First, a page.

Seattle Symphony Orchestra will stage Berlioz's "Damnation of Faust" June 21 and 23, 2012, with Ludovic Morlot conducting and starring mezzo-soprano Ruxandra Donose.
Opera? Cantata? “Opéra de concert”?
One of the defining Romantic composers of the 19th century, Hector Berlioz gave “Damnation of Faust” audiences a work that even today defies categorization.
Not that “Faust” isn’t heard these days. One of the stars of Seattle Symphony Orchestra’s concert version, mezzo-soprano Ruxandra Donose, has performed “Faust’s” lone female character, Marguerite, at least 30 times around the world in the past two decades.
While the piece has been occasionally produced as a full-out staged opera (Monty Python’s Terry Gilliam directed a well-
- WWU cancels classes as social-media hate speech is investigated
- Luke Falk likely has concussion but doing ‘real well’
- What national media are saying about Thomas Rawls, Seattle’s playoff hopes
- Seahawks’ Cary Williams makes no excuses after being benched
- Seahawks as much as 5.5-point favorite over Pittsburgh Steelers
Most Read Stories
received version for the English National Opera a year ago), it is far more often performed as it was in its 1846 premiere in Paris: with an orchestra, four solo voices, a men’s chorus and a boys chorus.
That has been the situation for all of Donose’s appearances in the role of Marguerite, the innocent young woman who falls in love with Faust, a world-weary scholar who bargains away his soul to Mephistopheles.
“I think it works very well in a concert version,” says Donose by phone from Rouen, France. “The orchestration is extremely suggestive, so well-illustrated that the piece doesn’t need a lot of staging.
“I perform it trying to convey Marguerite from the inside out. In her first appearance, she sings a very simple, very pure and beautiful song (‘Autrefois, un roi de Thulé’). She’s hoping and dreaming about love, but she’s very young. At the climax, one can hear she’s not a girl anymore. She’s a woman and has known real love.
“It’s interesting to sing both sides of a character who evolves, and it’s easier because the music helps me.”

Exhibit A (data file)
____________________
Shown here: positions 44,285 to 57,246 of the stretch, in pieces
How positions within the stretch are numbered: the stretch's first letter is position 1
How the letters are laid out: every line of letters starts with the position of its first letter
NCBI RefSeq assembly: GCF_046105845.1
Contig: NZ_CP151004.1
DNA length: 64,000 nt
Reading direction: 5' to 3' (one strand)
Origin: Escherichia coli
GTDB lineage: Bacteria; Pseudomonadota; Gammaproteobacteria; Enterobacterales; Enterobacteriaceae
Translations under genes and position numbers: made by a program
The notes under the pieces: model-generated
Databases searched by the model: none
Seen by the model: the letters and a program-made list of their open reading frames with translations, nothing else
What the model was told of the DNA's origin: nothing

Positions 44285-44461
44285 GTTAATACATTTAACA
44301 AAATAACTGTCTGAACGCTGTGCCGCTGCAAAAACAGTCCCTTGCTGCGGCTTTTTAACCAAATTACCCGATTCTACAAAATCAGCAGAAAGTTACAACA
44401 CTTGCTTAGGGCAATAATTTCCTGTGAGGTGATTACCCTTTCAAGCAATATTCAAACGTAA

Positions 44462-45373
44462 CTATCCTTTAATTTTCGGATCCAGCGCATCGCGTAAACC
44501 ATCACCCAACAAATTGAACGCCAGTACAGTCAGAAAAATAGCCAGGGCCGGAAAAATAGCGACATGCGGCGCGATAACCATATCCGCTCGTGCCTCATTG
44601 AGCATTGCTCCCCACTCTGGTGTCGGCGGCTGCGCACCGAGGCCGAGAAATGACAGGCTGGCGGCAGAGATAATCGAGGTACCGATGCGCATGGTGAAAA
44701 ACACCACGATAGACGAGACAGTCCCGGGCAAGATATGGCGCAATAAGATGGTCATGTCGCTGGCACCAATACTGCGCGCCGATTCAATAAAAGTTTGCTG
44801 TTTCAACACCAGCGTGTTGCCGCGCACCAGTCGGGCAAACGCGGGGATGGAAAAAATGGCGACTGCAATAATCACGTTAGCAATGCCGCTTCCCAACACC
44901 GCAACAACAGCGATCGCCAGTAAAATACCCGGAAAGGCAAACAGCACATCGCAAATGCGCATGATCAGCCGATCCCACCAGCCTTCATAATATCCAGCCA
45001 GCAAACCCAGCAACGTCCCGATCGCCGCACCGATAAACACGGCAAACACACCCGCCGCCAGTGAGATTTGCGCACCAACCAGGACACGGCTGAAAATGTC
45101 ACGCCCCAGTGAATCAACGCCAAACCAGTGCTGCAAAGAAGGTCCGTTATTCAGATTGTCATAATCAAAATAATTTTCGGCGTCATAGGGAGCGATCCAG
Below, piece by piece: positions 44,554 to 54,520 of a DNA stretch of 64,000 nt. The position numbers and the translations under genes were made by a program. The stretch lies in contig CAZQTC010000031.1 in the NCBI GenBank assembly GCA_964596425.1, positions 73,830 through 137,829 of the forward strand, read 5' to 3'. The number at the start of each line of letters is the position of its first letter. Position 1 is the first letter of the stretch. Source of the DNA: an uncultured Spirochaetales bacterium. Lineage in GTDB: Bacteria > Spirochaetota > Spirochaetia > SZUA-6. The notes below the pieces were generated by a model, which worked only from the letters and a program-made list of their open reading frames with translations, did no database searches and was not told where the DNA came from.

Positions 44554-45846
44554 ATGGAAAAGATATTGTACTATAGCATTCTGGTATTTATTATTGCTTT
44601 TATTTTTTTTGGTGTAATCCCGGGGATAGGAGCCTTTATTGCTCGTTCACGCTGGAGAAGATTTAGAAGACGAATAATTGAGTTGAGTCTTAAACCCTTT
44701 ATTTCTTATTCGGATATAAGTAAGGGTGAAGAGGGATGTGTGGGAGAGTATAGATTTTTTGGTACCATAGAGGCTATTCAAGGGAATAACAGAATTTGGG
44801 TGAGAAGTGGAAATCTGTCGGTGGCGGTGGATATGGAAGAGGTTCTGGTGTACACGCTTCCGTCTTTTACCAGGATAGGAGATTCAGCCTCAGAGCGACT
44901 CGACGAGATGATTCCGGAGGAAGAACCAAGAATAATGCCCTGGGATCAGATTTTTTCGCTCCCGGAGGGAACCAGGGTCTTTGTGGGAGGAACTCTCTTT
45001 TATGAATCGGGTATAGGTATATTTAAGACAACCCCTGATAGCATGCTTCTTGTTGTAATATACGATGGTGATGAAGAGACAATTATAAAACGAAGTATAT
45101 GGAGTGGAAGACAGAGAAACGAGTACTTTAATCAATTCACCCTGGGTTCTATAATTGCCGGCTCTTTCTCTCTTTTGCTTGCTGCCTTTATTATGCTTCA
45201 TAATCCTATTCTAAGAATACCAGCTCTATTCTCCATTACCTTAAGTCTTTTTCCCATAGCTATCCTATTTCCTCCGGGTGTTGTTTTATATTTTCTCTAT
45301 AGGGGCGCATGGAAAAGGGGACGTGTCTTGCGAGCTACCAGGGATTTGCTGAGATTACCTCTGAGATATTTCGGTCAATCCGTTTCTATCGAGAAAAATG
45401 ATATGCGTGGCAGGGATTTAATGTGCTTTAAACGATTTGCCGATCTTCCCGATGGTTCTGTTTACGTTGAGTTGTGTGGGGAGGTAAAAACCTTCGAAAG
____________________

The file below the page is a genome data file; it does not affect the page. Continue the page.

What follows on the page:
Berlioz died before “Faust” caught on with audiences. That 1846 premiere was indifferently received, as were many works by the composer, who was ahead of his time and became a disappointed artist.
In love with literature, Berlioz wrote music directly inspired by favorite poets and playwrights, among them Virgil, Byron, Gautier and, above all, Shakespeare. “The Damnation of Faust” is based on Goethe’s dramatic poem “Faust.”
Given many scene changes and technical demands as a staged opera, “Faust,” the composer knew, would work in the mid-19th century only as a hybrid.
“It’s between opera and oratorio,” says Seattle Symphony music director Ludovic Morlot, who will be conducting “Faust” in Benaroya Hall.
“Berlioz’s writing is quite challenging, so to be on stage with the orchestra is far more comfortable than to be in the pit. But ‘Faust’ also works quite well minimalistically, so the power of the music remains in the forefront.”
Besides Donose, program vocalists include tenor Richard Leech as Faust (replacing previously scheduled Eric Cutler), bass-baritone David Wilson-Johnson as Mephistopheles, and baritone Charles Robert Stephens as Brander, a student. Joseph Crnko, SSO’s associate conductor for choral activities, will lead Men of Vocalpoint! Seattle and Northwest Boychoir.
“This is one of the strongest works by Berlioz,” Morlot says.
“I love pieces of his ‘Romeo and Juliet’ and ‘Les Troyens.’ But ‘Faust’ is a masterpiece from A to Z.”
Tom Keogh: email@example.com